Swedish elections show face of ‘new Europe’, leave politics deadlocked

Sweden Democrats have their roots in neo-Nazi groups that have turned respectable.
Sunday 16/09/2018
Prime Minister and leader of the Social Democrat party Stefan Lofven waves at an election party in  Stockholm, on September 9. (AP)
End of bloc politics. Prime Minister and leader of the Social Democrat party Stefan Lofven waves at an election party in Stockholm, on September 9. (AP)

Sweden had its first election since the government allowed 163,000 migrants into the country — the most per capita of any European nation — during Europe’s migration crisis, polarising the country’s 7.3 million voters and magnifying concern about a welfare system many said was already under strain.

With the centre-left bloc taking 40.6% of the vote and the centre-right claiming 40.3%, complicated negotiations will be needed to build a majority or — more likely, a minority — government that will not be easily sunk.

The surge in support for the populist anti-immigrant Sweden Democrats, which won 63 seats in the 349-seat Riksdag, was less than feared but, with 17.6% of the vote was well up on the 14.1% it scored in 2014. It will want to make its influence felt but how much it succeeds depends on the coalition of parties that eventually forms the government.

The governing Social Democrats, led by Prime Minister Stefan Lofven came first — as they have in every election in 100 years — but their tally fell to 28.4%, the lowest since 1917. The centre-right Moderate party slipped to 19.8% as smaller parties — the ex-communist Left, the centre-right Centre and Christian Democrats and the Green party — advanced.

If a left-coalition is formed, cooperation with Sweden Democrats is ruled out but if cross-bloc alliances between centre-right and centre-left parties are formed, the rising populist party might well have a say in policy shaping.

Sweden Democrats Chairman Jimmie Akesson expressed an interest in cooperating with other parties and made clear to the Moderates in particular that they wanted to show them “how to govern the country.” He was not shy in boasting of his desire to strengthen his “kingmaker role.”

Lofven was quick to dismiss Akesson’s remarks, saying Sweden Democrats “can never and will never offer anything that will help society. They will only increase division and hate.”

That said, were Moderates Chairman Ulf Kristersson to seek to form a minority centre-right administration, possibly in coalition with the Christian Democrats, he would implicitly seek ad hoc parliamentary support from Sweden Democrats.

As in Germany, the decline of the two big centre-left and centre-right parties, which have dominated the political scene for decades and in Sweden since 1917, growing income in equality, long waits for operations, shortages of doctors and teachers and a police force that has had difficulties dealing with a spate of gangland shootings and grenade attacks, often in deprived areas with high concentrations of immigrants, have shaken faith in Sweden’s prized model of generous welfare and inclusiveness.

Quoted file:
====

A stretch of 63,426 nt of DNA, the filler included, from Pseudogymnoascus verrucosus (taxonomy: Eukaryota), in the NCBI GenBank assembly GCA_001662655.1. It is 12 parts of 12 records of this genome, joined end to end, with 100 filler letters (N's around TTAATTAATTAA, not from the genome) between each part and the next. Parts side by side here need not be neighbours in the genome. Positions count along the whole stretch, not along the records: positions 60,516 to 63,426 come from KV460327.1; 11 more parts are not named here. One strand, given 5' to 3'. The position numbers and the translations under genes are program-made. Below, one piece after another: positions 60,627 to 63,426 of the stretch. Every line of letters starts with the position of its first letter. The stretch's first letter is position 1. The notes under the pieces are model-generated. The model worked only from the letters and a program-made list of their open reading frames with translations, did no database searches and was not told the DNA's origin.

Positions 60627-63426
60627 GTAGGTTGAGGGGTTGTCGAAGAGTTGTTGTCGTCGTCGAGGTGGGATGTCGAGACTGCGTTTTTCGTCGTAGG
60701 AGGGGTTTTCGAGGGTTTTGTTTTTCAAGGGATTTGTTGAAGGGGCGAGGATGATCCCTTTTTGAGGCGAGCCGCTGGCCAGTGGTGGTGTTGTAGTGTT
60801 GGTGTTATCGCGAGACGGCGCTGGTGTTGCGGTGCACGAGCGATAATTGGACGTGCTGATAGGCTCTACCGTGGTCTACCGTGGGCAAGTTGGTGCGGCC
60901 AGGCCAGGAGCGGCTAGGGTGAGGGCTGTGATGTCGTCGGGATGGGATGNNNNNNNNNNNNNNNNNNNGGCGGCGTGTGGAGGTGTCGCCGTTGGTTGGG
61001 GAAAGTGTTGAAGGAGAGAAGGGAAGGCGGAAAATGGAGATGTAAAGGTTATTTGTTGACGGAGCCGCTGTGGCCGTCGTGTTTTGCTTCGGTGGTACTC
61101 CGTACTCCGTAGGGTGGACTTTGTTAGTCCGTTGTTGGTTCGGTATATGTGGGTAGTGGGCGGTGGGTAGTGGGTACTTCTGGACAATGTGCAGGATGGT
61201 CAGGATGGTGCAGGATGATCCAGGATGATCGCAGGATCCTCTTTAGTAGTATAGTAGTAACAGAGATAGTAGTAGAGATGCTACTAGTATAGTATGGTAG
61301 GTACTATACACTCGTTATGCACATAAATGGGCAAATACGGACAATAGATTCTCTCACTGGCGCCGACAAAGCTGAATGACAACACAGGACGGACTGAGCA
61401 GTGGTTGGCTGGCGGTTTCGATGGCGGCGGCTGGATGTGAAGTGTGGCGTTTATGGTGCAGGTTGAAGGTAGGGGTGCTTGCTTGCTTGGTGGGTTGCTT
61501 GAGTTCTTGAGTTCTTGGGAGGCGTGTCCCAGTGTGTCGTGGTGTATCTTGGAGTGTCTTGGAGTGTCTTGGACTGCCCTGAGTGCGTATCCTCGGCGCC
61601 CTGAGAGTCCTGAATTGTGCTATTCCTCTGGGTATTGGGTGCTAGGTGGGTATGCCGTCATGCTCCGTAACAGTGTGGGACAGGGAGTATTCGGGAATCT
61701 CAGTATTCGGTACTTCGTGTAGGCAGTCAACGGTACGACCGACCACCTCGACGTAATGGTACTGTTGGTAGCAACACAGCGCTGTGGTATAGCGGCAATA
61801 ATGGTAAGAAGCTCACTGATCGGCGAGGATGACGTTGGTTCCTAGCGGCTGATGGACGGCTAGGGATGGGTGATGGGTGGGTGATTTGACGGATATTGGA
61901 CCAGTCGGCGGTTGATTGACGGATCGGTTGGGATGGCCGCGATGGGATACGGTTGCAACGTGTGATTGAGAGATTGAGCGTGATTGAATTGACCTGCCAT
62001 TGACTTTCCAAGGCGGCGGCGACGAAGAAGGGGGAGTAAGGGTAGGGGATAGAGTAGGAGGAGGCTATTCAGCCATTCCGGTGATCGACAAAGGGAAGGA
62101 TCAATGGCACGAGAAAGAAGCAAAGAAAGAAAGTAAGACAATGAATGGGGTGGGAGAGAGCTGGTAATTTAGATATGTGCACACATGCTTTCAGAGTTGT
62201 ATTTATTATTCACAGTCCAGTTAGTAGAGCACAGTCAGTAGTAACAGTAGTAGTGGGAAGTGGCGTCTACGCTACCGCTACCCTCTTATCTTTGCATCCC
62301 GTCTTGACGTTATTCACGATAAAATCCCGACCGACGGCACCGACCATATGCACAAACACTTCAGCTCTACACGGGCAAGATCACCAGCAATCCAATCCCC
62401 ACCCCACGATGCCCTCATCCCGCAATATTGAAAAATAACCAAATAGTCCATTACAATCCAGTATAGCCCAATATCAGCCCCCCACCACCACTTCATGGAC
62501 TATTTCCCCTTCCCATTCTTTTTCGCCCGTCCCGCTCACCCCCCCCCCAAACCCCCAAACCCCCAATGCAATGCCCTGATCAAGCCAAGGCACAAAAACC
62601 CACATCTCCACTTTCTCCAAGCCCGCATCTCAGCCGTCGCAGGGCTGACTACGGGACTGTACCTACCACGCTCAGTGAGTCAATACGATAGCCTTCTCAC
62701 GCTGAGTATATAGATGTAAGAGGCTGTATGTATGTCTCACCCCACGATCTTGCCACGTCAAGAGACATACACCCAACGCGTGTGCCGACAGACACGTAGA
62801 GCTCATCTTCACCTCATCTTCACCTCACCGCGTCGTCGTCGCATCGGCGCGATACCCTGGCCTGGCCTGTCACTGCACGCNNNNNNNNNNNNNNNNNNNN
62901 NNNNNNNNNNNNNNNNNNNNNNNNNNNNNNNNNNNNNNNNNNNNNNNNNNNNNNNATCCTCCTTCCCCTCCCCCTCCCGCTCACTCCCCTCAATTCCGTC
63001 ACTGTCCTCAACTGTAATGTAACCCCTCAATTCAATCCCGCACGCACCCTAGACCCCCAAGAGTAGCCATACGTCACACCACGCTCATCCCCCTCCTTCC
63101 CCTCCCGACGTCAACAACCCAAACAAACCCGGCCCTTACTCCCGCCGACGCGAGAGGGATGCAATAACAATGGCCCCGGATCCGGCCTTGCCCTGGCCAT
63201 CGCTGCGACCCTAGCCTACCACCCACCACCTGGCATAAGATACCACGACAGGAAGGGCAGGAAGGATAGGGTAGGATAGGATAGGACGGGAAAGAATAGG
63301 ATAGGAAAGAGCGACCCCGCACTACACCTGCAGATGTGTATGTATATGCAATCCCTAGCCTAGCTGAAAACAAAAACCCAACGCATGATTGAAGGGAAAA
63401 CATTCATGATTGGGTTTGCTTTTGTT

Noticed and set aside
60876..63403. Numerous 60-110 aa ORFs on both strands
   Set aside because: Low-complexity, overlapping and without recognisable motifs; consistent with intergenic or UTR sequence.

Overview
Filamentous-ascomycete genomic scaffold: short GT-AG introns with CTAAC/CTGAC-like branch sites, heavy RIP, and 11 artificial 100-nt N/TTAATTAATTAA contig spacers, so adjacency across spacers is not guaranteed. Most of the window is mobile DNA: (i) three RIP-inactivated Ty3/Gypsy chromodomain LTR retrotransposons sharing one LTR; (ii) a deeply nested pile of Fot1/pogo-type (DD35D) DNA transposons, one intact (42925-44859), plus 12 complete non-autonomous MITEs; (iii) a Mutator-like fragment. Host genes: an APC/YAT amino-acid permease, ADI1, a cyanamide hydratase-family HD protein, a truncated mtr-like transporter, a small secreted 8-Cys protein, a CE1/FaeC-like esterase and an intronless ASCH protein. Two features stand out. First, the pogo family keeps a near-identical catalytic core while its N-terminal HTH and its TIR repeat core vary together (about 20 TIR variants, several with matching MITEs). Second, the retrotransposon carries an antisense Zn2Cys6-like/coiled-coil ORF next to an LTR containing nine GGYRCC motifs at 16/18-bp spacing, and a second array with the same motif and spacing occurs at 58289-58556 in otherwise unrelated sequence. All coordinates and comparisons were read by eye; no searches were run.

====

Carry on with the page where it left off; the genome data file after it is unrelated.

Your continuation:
Another often-overlooked factor is that the Scandinavian countries are traditionally very homogeneous socially, racially and religiously and, having had no colonial empire to speak of, are not used to dealing with Asian, Middle Eastern or African minorities in their midst, as are France and the United Kingdom. Whipping up feelings against Arabs, Muslims and Africans is therefore easy. Integrating refugees from the Balkans was a challenge in the 1990s but nobody in government drew the conclusions notably on how to deal with violent, young men, especially when the later got involved in drug-running, often with native Swedish groups.

Sweden Democrats have their roots in neo-Nazi groups that have turned respectable. In Germany, right-wing populism was also fuelled by the often-overlooked factor that Communist East Germany had never “de-Nazified” in depth after the second world war as was done in the German Federal Republic.

But, more than anything else, the feeling has grown, in Sweden as in Germany, that traditional parties did not respond to the grievances born of the fallout of the financial crisis of 2008 and growing social inequalities and insecurity about the future that resulted.

Far-right parties are in government in Austria, Italy, Norway and Finland. Sweden may not be added to the list immediately but September 9’s poll shows that strong anti-immigration and anti-Muslim rhetoric brings votes.

Traditional parties have swung between demonising the populists and pandering to some of their ideas. Whatever the future holds, the failure of traditional parties to respond to the sense of discontent that exists, in a context when every other talk show points a vengeful finger at Islam and turmoil in the Middle East, underlines the loss in faith in the political system.

Sweden is not alone in this. Whoever governs Sweden in the years ahead will have a much more restrictive policy towards immigrants and refugees from Africa, the Middle East and South-east Asia. Whether they join a future government or give it ad hoc support in parliament, Sweden Democrats will yield influence on the country’s politics. The post-1945 world is gone; the euphoria that followed the collapse of the Soviet empire is as well.

However much they dislike it, Middle Eastern and African countries will have to get used to the new Europe.

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